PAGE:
Air pollution in HCMC reaching alarming level

Recently, the air quality in Ho Chi Minh City (HCMC) has reached a worryingly negative level, greatly disturbing the living standard of urban residents. Various factors have been identified by the Institute for Environment and Resources (under the Vietnam National University – HCMC) as possible causes.

The cloudy and dusty sky of HCMC on September 23. (Photo: SGGP)
The cloudy and dusty sky of HCMC on September 23. (Photo: SGGP)

One obvious reason comes from the urbanization process in HCMC. Several manufacturing plants, construction sites, along with the huge number of existing vehicles in the city, are releasing exhaust fumes into the air. However, implemented solutions to reduce this state are not truly effective.

According to Associate Prof. Dr. Nguyen Dinh Tuan, former Head of the HCMC Environmental Protection Agency (under the HCMC Department of Natural Resources and Environment), the cloudy state and high humidity as well as urban heat island in the last few days in the city result in the inability of polluted air to travel upwards as normal. This severely affects residents’ health.

Sharing the same opinion, Associate Prof. Dr. Ho Quoc Bang from the Institute for Environment and Resources reported that traffic has caused 99 percent of the total CO release of HCMC, not to mention the harbor activities on Saigon River, which contribute 15 percent to the total SO2 release and 5 percent of dirt.

Predictions reveal that in 2025, the O3 level at the one-hour average and eight-hour average in HCMC will be 1.15 times and 1.2 times as high as the current levels (at 230µg/m3 and 144µg/m3), respectively. The CO concentration will be 1.05 times as high as the Vietnamese standards, and the NO2 concentration 1.5 times. Only the SO2 one can meet the standard.

In 2030, the state will be much more alarming. All concentrations of exhaust fumes will surpass the Vietnamese standard, the CO one by 1.7 times, the O3 by 1.15 times, the NO2 by 1.67 times, and the SO2 by 1.02 times.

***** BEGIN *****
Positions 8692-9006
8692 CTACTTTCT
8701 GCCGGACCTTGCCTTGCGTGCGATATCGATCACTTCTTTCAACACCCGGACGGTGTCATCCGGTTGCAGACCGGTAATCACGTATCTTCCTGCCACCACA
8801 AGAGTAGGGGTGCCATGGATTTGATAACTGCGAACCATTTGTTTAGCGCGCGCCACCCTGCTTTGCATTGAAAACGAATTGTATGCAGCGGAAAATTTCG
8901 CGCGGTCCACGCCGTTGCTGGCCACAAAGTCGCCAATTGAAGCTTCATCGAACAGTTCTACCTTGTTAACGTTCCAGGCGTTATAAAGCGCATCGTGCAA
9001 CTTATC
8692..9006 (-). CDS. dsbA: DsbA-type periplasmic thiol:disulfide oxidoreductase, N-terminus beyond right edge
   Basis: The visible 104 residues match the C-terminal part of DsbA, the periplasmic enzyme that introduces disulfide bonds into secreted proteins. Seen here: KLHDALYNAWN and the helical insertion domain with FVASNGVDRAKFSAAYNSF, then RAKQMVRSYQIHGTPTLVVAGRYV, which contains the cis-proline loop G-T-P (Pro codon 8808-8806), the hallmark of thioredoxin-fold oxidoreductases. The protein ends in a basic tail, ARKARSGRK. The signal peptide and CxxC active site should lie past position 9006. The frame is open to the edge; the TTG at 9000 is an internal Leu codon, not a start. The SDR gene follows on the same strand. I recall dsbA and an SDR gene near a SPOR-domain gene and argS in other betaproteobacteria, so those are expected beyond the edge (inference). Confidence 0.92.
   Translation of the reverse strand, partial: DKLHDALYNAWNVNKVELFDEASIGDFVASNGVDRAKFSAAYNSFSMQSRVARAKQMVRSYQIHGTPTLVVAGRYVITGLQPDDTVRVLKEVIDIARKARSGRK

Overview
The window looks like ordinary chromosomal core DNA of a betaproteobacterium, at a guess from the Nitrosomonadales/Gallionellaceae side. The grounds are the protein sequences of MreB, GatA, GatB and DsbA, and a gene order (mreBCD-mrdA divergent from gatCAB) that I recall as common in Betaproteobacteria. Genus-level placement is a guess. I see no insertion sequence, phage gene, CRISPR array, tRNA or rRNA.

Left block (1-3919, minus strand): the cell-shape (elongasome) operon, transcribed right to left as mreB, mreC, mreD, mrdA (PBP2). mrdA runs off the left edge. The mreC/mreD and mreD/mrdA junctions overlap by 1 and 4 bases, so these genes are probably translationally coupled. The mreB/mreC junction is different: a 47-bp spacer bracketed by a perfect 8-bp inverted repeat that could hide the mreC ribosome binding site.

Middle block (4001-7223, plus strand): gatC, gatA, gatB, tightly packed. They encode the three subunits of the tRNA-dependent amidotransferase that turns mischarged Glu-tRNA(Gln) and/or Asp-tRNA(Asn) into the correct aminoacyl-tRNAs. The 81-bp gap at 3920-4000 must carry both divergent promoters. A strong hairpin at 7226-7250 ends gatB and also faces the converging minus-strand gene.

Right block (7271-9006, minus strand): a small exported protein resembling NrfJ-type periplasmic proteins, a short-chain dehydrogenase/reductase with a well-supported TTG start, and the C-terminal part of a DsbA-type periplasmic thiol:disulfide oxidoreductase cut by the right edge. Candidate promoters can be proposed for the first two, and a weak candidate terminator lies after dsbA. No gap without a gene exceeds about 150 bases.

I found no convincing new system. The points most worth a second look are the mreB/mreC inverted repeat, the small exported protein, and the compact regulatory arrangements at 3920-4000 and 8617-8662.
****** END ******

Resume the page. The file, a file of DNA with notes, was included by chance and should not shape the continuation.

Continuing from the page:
Despite this disturbing estimate, most forecast tasks and proposed suggestions to amend the situation are not effective at all. There used to be more than 10 automatic environmental monitoring stations, yet they are now out of use due to their serious damages.

Therefore, exhaust fume concentrations in HCMC are now manually calculated in 20 locations, most of which can only monitor noise level and dirt. What is more, since these stations are built in the inner city only, they cannot evaluate the true state of air pollution in HCMC precisely.

Realizing the solemnity of this problem, the HCMC Department of Natural Resources and Environment has already proposed the city to fund the project to improve the environmental monitoring ability, costing VND500 billion (US$21.56 million). Accordingly, until 2020, there would be 7 automatic monitoring stations to stably evaluate air quality, 2 monitoring stations for water quality in Saigon River and Dong Nai River.

Simultaneously, 15 current monitoring stations for underground water are to be upgraded, along with the construction of 3 new ones. Investment in proper devices for the quality control room, the modernization of analysis tools for environment and resources, and the administration system for automatic monitoring networks should also be considered.

Later on, the Department hopes to install 8 more monitoring stations for water quality in Saigon River and Dong Nai River, 10 monitoring stations for underground, and 5 monitoring stations for depression. A new network to monitor sewage wherever the volume reaches 1.000m3 per day / night is expected to be built as well.

Experts also suggest that to improve the environment in HCMC, the municipal authorities should urgently upgrade necessary devices and tools while constructing new monitoring stations in suitable locations to handle all received data and deliver timely warning for the public.

One more possible solution would be for HCMC to control the development of private vehicles and their exhaust fumes, to encourage public transportation, to introduce clean fuel as well as electrical vehicles. The city is also recommended to invest in more automatic monitoring stations and online information transmission, followed by publicly reporting received data to the community.